“We’re caught between a rock and a tough place,” Lyons said. “It’s no fun. It is really worrying that the Federal Congress, especially the Senate, is not providing the support that states need. “
The Build Back Better legislation had included nearly $ 400 billion to cut childcare costs nationally.
– Peter Hirschfeld
Anti-hunger organizations demand Vt. Legislature to make school meals free for all students
Anti-hunger organizations in Vermont are calling on lawmakers to make school meals free for every student in the state.
Legislators say the proposal is gaining momentum in Montpelier. Proponents of the Universal Free Meal Plan say it would remove food barriers and reduce stigma on students from low-income households.
Legislation requiring schools to offer free breakfast and lunch to all students was scaled back during the last Senate legislature. However, Chittenden County Senator Chris Pearson, a co-sponsor of the Free Meals Act, says the political landscape has changed.
“A few other states have moved forward so we’re no longer alone at the top and increasingly understanding that food insecurity is very real for far too many Vermont families,” Pearson said.
Government officials have raised concerns about the estimated $ 50 million cost of the measure.
– Peter Hirschfeld
3. Pollution lawsuit pending in Bennington
A federal judge has tentatively approved a $ 34 million class action lawsuit filed by residents of Bennington alleging that their water and soil have been contaminated by a dangerous chemical.
The chemical PFOA was reportedly released by two factories owned by Saint Gobain Plastics.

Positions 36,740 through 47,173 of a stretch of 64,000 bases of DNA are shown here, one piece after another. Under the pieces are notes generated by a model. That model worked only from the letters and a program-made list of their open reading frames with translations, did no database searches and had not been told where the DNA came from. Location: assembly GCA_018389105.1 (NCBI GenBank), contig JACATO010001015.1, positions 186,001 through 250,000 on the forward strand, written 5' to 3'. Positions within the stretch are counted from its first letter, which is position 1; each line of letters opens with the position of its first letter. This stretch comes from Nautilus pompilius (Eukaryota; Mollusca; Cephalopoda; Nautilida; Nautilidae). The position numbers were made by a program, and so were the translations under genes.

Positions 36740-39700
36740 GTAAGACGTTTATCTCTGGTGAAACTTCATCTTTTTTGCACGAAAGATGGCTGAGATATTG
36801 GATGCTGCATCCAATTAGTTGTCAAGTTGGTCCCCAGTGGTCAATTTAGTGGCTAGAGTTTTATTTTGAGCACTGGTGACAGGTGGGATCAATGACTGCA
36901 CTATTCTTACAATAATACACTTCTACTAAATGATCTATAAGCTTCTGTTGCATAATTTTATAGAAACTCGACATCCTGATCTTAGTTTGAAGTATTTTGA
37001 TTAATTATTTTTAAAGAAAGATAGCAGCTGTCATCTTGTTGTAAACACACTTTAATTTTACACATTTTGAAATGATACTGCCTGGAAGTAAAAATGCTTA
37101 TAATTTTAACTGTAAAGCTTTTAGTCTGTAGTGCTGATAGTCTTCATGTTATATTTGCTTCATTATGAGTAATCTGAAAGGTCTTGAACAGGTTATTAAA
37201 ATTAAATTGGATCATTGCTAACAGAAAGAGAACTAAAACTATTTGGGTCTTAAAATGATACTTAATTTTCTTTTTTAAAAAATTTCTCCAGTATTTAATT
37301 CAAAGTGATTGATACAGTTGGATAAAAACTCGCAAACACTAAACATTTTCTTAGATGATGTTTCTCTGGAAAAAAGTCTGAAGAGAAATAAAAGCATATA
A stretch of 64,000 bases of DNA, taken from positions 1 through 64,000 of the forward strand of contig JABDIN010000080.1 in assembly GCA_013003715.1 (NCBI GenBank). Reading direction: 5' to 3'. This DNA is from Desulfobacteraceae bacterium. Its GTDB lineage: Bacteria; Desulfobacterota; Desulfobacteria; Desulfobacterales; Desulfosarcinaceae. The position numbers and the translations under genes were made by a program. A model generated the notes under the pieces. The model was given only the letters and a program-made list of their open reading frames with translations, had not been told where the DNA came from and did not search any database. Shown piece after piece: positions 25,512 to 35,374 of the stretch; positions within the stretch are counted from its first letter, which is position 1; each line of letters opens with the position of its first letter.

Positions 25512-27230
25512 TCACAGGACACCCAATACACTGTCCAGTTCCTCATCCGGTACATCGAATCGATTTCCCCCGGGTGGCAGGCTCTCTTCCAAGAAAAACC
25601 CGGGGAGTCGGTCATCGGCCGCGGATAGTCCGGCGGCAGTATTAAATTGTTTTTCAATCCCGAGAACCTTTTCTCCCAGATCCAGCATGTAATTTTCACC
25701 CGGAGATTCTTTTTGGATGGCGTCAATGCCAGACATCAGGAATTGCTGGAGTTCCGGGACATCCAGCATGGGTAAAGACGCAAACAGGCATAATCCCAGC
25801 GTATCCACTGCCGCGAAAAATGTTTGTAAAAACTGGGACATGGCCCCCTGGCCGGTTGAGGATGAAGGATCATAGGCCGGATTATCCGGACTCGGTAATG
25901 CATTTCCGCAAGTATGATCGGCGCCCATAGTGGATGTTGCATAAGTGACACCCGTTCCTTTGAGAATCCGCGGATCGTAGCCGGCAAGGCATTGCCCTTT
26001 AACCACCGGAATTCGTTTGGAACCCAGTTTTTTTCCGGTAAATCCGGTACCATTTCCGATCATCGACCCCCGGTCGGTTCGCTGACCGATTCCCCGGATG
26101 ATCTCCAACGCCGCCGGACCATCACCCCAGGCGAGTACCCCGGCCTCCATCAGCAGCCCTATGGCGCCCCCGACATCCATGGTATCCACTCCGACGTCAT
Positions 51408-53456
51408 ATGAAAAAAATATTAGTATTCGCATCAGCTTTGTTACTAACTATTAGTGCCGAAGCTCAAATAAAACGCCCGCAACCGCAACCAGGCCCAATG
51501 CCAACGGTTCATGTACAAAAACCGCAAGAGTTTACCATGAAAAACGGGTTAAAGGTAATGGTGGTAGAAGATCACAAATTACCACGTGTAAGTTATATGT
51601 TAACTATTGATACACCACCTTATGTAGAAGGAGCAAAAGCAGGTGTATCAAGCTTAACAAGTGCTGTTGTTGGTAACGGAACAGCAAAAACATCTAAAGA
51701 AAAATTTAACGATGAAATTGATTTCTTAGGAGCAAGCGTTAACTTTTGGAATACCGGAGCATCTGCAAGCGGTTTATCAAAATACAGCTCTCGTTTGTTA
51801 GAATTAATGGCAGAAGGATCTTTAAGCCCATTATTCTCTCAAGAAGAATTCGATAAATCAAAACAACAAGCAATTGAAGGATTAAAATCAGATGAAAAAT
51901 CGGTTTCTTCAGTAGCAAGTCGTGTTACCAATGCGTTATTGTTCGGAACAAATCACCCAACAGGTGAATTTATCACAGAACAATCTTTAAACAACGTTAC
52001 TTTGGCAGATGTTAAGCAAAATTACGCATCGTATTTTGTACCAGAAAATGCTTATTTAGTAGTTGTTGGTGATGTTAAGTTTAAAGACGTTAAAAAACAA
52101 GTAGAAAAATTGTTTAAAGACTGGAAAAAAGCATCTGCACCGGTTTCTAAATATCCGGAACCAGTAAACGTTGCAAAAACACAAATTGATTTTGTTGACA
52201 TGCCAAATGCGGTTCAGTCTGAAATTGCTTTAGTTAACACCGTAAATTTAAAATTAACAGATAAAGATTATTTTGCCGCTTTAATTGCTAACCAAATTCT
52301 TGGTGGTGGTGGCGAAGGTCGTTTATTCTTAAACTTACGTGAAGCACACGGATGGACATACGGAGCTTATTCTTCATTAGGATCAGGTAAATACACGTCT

The judge’s pre-approval means people who live or have lived in Bennington in the areas affected by the pollution can start filing claims.
The money goes to property owners whose properties have depreciated due to pollution.
The deal will also cover the medical costs of monitoring people in the area who have elevated levels of the chemical in their blood.
– Howard Weiss-Tisman
4. The Vermont League of Cities and Towns wants to tackle the community’s battle to recruit police officers
The Vermont League of Cities and Towns says there should be a statewide plan to address communities’ struggle to recruit police officers.
Vermont’s worker relocation program pays people up to $ 7,500 to move here. The program includes certain jobs that are covered, but law enforcement is not one of them.
The Vermont League of Cities and Towns is calling on lawmakers to change that. The League says police forces across the state are unable to fill vacancies and the problem “threatens to compromise their ability to protect public safety”.
The number of recruits leaving the police training academy this year is about a third of the annual average, while the number of departures has increased by about 50%.
– Howard Weiss-Tisman
5. Starting in 2022, Quebec will ban oil-fired heating in new homes
Quebec kicks off new initiatives to ban fossil fuels for heating homes in 2022. However, energy experts say more cooperation is needed to effectively curb greenhouse gases in the northeast.
Starting in the new year, Quebec bans oil-fired heaters in new homes. The province plans to cut its greenhouse gas emissions in half by 2030.
However, Pierre-Olivier Pineau, Chair of Energy Sector Management at HEC Montreal Graduate School, says it will take partnerships across the Northeast region to make further progress.
“We should be paying more in Quebec, more like a market price, and exporting more so that the New England people have access to cheaper, cleaner electricity,” Pineau said. “And that’s why there should be more integration and more cooperation on electricity in the northeast, including Canada, if we want to decarbonize our system.”
In 2020, New England’s regional power grid imported less than 15% of its electricity from Canada.
– Matthew Smith
6. Vermont State Parks, which offer free guided walking tours on New Years Day
Vermont State Parks offer free, guided walks for those looking to get some fresh air on New Years Day.
Professional guides and outdoor educators lead the hikes, which last between one and three hours.
The hikes take place in Allis State Park, Groton State Forest, Mount Hor in Orleans and a hike to the Butler Lodge near Underhill.
Hikers should bring microspikes or snowshoes, depending on the terrain.
Anyone who is interested can come by Vermont State Parks Blog to learn how to sign up for a hike.
– Kevin Trevellyan
Elodie Reed and Kevin Trevellyan compiled and edited this post.